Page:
signing a non-solicitation agreement with the help of an employment lawyer

Non-Solicitation Agreements- The Third Rail of Employee Mobility Law

When an ex-employee works for a competitor, the violation of a non-compete covenant is clear-cut. But few employment contracts define what it means to "solicit."

What is a non-solicitation agreement?

As a restrictive covenant, non-solicitation agreements prevent a departing employee from soliciting the old employer's customers or workforce to do business or work with a new employer. But, these clauses are less burdensome than non-compete agreements that prohibit any work for a competitor or bar any service to a former employer's customers.

Like its stricter cousins, a non-solicitation agreement is a restraint on competition. However, it must not tie the ex-employees hands too tightly. Non-solicitation clauses must include consideration. For example, some benefit to the employee to compensate for the post-employment restriction. And the agreement must be reasonably necessary for the employer's protection and reasonable in time, geographic scope, and scope of the prohibited activities. These are the minimum requirements for an ex-employer who seeks a court injunction against violation of a non-solicitation agreement.

These agreements can be confusing. So, if you are looking for an employment lawyer near you to review these documents, contact us at 610.275.0700.

What does it mean to "solicit" and violate a non-solicitation clause?

When an ex-employee works for a competitor, the violation of a non-compete covenant is clear-cut. But few employment contracts define what it means to "solicit."

As a result, courts have developed workable definitions of "solicit" on a case-by-case basis. In Meyer Chatfield v. Century Business Servicing, Inc., 732 F.Supp.2d 514, 520 (E.D. Pa. 2010), Judge Slomsky used Black's Law Dictionary's definition of "solicit":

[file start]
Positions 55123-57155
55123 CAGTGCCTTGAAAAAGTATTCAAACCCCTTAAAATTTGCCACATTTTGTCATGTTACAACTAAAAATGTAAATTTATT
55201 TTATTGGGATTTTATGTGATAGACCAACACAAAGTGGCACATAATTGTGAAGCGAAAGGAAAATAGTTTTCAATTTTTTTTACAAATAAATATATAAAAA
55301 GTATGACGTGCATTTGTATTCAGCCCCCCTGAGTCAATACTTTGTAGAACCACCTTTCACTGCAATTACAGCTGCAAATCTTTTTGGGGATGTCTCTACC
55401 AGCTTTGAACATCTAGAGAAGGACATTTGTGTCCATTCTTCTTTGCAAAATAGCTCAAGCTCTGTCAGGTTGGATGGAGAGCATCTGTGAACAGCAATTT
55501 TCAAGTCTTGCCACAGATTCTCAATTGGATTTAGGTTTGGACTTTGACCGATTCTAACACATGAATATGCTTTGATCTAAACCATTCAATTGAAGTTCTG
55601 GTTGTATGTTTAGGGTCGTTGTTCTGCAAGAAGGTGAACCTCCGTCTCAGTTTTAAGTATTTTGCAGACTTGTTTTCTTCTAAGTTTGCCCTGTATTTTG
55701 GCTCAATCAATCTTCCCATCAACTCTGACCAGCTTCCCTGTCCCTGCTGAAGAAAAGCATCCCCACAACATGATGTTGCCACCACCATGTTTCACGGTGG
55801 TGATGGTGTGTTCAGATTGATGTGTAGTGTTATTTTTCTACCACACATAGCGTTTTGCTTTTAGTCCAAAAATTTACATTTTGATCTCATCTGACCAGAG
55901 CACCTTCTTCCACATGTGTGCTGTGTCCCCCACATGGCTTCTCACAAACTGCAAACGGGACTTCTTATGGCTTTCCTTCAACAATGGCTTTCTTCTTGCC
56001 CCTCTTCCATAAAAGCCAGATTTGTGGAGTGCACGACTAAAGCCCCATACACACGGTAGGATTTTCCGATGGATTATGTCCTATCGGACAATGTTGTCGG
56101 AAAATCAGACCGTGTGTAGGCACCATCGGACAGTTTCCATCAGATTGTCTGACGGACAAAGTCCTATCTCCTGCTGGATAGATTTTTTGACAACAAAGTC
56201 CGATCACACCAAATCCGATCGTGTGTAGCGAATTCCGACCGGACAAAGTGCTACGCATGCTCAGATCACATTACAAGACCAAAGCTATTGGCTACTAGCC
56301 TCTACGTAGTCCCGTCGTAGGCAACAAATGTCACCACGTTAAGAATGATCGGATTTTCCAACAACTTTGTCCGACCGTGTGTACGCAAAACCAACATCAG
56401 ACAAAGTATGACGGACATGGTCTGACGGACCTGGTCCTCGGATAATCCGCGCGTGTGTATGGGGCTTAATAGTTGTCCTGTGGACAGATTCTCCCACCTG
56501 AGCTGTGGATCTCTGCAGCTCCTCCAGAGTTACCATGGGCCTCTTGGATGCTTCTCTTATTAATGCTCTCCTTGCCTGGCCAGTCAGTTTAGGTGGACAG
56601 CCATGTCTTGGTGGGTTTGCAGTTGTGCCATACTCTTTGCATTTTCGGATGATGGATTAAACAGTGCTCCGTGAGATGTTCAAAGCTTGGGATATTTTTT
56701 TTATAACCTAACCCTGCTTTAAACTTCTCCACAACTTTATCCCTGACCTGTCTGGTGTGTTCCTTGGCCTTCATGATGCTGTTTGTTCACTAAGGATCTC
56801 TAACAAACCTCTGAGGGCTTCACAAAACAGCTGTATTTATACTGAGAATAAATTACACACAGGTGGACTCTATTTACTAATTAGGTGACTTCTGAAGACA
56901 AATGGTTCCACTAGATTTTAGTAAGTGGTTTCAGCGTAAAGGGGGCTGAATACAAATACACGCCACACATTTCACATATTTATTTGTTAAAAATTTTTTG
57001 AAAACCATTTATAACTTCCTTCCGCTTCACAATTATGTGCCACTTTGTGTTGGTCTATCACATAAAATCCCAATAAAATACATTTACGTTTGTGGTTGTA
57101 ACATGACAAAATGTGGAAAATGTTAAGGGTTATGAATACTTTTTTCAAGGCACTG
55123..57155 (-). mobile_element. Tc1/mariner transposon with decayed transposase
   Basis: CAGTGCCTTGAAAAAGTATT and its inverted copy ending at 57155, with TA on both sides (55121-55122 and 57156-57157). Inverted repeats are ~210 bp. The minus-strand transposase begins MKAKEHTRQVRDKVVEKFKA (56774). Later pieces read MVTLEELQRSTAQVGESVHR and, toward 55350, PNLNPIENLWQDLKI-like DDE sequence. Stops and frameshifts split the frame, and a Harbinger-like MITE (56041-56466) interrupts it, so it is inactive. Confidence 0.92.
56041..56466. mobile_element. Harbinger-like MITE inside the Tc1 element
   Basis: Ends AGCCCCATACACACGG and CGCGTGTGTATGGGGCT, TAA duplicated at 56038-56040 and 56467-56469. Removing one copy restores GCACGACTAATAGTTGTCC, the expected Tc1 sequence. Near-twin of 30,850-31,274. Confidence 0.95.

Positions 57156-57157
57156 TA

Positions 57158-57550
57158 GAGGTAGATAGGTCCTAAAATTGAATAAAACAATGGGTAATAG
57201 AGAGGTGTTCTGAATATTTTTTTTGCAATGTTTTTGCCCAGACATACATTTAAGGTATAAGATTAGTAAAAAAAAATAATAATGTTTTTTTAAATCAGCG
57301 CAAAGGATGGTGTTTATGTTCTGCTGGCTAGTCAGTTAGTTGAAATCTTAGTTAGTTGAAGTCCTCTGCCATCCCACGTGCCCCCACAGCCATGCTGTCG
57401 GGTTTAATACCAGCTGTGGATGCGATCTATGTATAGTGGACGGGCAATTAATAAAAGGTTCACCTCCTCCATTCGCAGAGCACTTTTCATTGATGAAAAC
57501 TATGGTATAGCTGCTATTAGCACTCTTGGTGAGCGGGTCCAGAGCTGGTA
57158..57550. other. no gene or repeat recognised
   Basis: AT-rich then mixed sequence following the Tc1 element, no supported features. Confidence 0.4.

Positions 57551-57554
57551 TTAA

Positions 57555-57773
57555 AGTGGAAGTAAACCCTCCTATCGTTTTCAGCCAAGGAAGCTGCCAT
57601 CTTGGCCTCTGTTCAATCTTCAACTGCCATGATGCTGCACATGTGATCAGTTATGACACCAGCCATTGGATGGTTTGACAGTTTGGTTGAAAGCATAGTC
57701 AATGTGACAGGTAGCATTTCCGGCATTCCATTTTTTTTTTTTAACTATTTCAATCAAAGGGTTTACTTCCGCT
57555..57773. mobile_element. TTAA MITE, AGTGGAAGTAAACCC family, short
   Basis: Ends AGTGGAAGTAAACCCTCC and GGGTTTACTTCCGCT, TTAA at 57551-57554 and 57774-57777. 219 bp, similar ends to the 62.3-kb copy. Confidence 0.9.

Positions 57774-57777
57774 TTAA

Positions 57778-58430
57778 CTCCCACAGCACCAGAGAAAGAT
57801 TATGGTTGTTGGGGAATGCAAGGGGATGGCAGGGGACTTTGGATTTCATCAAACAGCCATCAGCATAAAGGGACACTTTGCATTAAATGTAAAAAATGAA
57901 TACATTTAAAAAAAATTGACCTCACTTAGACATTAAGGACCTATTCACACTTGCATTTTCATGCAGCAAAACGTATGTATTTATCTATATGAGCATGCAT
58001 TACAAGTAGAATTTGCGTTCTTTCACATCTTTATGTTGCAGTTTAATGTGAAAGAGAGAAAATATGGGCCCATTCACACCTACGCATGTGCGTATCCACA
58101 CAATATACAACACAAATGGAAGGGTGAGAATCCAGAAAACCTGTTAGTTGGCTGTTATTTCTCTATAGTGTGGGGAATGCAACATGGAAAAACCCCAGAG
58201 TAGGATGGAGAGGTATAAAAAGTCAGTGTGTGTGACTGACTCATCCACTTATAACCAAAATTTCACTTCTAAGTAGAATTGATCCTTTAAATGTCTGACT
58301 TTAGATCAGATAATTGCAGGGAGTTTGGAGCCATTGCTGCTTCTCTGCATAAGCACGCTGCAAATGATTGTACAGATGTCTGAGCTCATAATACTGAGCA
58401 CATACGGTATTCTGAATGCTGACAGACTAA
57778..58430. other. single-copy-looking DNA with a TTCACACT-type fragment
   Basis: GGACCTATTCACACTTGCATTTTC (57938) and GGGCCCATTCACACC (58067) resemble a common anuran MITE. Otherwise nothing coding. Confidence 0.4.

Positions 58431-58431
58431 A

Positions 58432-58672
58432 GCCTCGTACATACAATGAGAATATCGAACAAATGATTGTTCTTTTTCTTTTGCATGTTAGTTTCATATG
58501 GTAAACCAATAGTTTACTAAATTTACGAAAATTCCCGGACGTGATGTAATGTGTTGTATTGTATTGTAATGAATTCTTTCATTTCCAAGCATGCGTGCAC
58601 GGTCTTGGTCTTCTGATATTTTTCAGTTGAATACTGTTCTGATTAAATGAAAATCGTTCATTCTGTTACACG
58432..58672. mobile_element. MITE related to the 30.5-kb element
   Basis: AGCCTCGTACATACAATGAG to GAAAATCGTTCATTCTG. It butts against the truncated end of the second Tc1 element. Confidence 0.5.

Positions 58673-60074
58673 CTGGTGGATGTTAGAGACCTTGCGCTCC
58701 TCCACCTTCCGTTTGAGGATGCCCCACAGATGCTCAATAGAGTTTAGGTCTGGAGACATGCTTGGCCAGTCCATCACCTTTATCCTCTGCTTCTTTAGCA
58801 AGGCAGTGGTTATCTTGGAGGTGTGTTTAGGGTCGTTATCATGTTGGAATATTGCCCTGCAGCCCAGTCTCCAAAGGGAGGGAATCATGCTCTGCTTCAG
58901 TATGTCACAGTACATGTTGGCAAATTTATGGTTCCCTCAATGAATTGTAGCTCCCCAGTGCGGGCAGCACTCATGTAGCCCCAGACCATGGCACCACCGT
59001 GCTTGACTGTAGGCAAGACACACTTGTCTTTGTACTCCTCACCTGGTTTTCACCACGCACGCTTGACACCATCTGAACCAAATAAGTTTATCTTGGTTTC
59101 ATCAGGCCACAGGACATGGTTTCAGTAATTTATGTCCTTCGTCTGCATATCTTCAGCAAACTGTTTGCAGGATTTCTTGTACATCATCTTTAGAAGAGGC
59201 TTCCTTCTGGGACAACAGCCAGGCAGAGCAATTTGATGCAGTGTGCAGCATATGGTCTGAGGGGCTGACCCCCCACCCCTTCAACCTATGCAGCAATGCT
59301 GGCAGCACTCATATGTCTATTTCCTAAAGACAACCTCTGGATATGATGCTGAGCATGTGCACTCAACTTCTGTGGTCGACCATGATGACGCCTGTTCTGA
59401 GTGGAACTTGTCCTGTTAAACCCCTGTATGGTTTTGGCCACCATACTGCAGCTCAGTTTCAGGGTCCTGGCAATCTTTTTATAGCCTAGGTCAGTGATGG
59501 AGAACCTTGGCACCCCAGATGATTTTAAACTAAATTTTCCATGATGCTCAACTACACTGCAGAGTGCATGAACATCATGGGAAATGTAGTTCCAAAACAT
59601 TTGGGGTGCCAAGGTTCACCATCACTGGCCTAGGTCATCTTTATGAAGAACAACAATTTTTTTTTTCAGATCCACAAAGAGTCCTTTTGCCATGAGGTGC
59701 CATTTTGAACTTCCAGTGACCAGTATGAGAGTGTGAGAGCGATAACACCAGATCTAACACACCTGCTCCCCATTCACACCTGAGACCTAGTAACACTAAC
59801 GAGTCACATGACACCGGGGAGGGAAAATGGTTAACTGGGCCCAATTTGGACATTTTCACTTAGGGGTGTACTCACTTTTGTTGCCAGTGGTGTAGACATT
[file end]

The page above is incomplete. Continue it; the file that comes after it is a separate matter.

To appeal for something; to apply to for obtaining something; to ask earnestly; to ask for the purpose of receiving; to endeavor to obtain by asking or pleading; to entreat, implore, or importune; to make petition to; to plead for; to try to obtain; and though the word implies a serious request, it requires no particular degree of importunity, entreaty, imploration, or supplication. To awake or incite to action by acts or conduct intended to and calculated to incite the act of giving. The term implies personal petition and importunity addressed to a particular individual to do some particular thing.

Under this definition, an ex-employee violates a non-solicitation agreement by contacting or inducing former contacts to bring business to the ex-employee. However, an ex-employee must be proactive in violating the agreement. For example, responding to a former customer who initiates contact with the ex-employee is not "solicitation."

In Harry Blackwood Associates v. Caputo, 434 A.2d 169 (Pa. Super. 1981), the Pennsylvania Superior Court held that a non-solicit clause did not prevent an ex-employee from doing business with a customer who had sought out the ex-employee.

What about other ways to inform the business community of new employment?